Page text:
After reading your post, I had to reread the essay. I did not recall Ali asking us to “see the world as it is” or to see the world “her way.” Rather she was positing two conflicting views of the world—Huntington and Fukuama. I am also confused as to the series of questions. You never provide an answer. Ali discusses Turkey, Saudi Arabia, (which I believe is who you are referring to), Malaysia, Indonesia, and several others. So if these are facts, is it your opinion that the Saudi’s are in fact the friend of Israel? That they are the friend of the United States? That we need not be concerned with recent events in Turkey?

A little later he added,

I had to reread my post to you about rereading your post. I think I was unclear. Essentially my question to you is: is your overriding point that cultures interact with each other and that we have influenced other cultures just as they have influenced or are influencing ours?

I replied:


Certainly cultures influence one another, but that is not one of the points I am explicitly making here. My point is that to carve the world up into friends and enemies, those who are with us and those who are against us (as W put it), in short, into “us” and “them”, is to impose on oneself a kind of mental filter that prevents one from examining the plain facts of a matter without fear or prejudice. It also tends to unhinge us from the most basic principle of morality, the principle of universality (applying the same standards of “right” and “wrong” to myself that I apply to others).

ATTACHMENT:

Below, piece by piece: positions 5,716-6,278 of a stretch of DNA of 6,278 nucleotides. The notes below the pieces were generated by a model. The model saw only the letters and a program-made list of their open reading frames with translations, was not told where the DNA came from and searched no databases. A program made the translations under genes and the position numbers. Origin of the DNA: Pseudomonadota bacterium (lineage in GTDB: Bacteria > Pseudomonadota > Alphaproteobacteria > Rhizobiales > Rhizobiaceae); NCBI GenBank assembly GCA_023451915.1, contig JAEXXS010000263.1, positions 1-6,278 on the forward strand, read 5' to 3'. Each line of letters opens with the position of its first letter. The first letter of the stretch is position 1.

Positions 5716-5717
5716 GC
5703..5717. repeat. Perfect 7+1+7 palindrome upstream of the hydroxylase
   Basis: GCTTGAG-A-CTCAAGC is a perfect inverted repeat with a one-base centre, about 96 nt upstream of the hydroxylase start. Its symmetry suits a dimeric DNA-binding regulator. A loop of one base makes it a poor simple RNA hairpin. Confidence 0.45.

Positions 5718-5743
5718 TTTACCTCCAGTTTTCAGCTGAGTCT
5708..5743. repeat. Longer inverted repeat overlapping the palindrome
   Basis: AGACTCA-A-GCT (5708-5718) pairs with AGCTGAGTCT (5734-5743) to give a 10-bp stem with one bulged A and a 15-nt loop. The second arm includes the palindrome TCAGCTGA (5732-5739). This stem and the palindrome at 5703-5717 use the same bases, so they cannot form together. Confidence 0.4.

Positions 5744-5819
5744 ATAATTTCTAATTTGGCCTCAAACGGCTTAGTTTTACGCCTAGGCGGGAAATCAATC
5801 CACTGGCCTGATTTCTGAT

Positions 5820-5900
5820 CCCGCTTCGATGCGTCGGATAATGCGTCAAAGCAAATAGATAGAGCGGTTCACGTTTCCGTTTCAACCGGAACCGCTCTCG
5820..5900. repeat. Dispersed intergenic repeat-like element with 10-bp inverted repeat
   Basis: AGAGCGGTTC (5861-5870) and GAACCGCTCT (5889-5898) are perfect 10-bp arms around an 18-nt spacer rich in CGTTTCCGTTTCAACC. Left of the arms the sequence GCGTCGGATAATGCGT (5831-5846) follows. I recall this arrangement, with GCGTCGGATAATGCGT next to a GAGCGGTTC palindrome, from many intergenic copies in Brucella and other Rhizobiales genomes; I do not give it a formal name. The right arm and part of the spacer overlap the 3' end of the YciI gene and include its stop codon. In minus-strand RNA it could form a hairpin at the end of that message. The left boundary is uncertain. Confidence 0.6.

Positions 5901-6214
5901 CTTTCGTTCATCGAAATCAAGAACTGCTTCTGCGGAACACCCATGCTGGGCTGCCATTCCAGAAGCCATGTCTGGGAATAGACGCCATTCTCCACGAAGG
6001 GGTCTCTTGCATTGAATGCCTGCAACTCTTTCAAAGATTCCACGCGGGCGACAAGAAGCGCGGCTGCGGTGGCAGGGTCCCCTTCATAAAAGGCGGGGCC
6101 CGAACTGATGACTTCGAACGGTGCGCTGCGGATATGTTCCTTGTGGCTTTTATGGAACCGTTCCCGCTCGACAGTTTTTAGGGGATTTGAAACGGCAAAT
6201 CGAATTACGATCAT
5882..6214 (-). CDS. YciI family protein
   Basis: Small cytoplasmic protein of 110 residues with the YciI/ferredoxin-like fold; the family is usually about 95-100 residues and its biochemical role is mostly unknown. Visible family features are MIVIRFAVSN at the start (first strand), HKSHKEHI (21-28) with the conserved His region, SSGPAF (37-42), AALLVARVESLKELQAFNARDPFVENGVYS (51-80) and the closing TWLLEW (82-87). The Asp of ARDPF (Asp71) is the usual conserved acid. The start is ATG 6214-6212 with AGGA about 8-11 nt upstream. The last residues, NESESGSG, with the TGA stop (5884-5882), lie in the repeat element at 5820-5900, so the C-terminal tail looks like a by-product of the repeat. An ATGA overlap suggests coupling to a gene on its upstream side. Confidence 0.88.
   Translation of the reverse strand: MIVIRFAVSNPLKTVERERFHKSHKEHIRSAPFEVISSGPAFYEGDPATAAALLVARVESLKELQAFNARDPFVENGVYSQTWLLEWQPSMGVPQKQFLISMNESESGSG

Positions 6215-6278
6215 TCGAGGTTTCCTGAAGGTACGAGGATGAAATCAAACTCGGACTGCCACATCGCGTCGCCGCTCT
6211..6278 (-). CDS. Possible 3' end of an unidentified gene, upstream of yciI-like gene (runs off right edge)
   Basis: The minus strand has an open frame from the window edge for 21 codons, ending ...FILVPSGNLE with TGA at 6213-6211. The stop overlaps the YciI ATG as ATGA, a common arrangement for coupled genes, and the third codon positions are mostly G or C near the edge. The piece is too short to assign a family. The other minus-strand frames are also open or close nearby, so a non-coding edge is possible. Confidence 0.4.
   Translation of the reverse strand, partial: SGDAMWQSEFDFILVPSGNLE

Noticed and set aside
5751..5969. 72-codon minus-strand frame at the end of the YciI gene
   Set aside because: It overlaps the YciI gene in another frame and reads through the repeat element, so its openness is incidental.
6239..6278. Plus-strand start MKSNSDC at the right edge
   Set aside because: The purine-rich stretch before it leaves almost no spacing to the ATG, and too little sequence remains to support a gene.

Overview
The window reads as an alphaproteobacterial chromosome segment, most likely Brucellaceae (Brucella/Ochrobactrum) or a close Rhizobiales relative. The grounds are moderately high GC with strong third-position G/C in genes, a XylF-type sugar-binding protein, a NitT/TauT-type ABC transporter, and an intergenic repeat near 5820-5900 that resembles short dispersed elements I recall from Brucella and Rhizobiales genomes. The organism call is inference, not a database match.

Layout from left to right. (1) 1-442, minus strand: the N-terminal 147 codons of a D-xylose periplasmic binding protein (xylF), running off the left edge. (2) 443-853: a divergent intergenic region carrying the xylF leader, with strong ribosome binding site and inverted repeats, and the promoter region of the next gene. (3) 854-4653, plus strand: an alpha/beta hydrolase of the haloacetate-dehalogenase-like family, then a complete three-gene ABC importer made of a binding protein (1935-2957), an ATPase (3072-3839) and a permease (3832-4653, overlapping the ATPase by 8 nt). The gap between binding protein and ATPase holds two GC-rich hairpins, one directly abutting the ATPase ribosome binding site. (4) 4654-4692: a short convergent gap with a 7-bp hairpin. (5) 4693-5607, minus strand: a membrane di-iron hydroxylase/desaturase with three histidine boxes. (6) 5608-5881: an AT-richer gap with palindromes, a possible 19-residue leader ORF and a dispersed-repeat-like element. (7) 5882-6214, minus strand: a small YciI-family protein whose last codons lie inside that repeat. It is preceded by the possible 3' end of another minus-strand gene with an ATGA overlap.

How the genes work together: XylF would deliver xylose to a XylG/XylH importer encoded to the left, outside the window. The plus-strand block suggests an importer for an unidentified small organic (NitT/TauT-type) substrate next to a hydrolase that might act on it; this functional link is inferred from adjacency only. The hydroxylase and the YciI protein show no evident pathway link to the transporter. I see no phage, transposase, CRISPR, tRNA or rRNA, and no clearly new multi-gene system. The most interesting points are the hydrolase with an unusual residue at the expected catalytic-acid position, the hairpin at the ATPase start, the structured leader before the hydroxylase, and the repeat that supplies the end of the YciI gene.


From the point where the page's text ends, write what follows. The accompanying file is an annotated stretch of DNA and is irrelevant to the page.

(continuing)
The subtitle of Ali’s essay asserts that the “model” she promotes shows us the world “as it is.” So, yeah, that is just what she is asking of her reader—explicitly, in fact. (“Model," by the way, is a term of art in the sciences. When used in the social sciences, it is an obfuscatory euphemism for “point of view.” When used by pundits, it is ... well, an ingredient in fertilizer.)

So, I don’t think of Saudi Arabia as a friend, although it is officially a U.S. ally, and I don’t think of it as an enemy, although it is a repressive, fundamentalist dictatorship that fathered most of the 9-11 terrorists. Neither category helps me to understand it, or to make informed decisions with respect to it in my role as a citizen in a representative democracy. Friends, and enemies if I ever really feel I need to use that term, are concepts I apply to individuals who can make individual moral decisions. Countries are abstractions, political entities, not people. Were it otherwise how could Germans and Japanese walk our streets as guests? (Or Brits, for that matter.)